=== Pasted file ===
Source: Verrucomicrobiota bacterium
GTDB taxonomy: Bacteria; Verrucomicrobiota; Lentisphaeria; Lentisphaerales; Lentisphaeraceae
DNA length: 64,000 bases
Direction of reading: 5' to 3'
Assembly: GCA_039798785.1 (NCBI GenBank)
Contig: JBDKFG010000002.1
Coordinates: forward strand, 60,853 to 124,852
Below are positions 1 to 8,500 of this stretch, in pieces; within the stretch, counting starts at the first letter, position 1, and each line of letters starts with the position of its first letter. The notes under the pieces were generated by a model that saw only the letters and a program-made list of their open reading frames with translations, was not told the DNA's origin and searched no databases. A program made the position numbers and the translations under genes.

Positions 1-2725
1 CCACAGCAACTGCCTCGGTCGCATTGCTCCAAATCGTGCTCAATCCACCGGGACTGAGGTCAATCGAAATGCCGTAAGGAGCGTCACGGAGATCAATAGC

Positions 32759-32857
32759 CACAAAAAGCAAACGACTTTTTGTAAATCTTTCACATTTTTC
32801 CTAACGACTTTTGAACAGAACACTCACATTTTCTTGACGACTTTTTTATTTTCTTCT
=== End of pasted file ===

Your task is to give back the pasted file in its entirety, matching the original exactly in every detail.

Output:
Source: Verrucomicrobiota bacterium
GTDB taxonomy: Bacteria; Verrucomicrobiota; Lentisphaeria; Lentisphaerales; Lentisphaeraceae
DNA length: 64,000 bases
Direction of reading: 5' to 3'
Assembly: GCA_039798785.1 (NCBI GenBank)
Contig: JBDKFG010000002.1
Coordinates: forward strand, 60,853 to 124,852
Below are positions 1 to 8,500 of this stretch, in pieces; within the stretch, counting starts at the first letter, position 1, and each line of letters starts with the position of its first letter. The notes under the pieces were generated by a model that saw only the letters and a program-made list of their open reading frames with translations, was not told the DNA's origin and searched no databases. A program made the position numbers and the translations under genes.

Positions 1-2725
1 CCACAGCAACTGCCTCGGTCGCATTGCTCCAAATCGTGCTCAATCCACCGGGACTGAGGTCAATCGAAATGCCGTAAGGAGCGTCACGGAGATCAATAGC

Positions 32759-32857
32759 CACAAAAAGCAAACGACTTTTTGTAAATCTTTCACATTTTTC
32801 CTAACGACTTTTGAACAGAACACTCACATTTTCTTGACGACTTTTTTATTTTCTTCT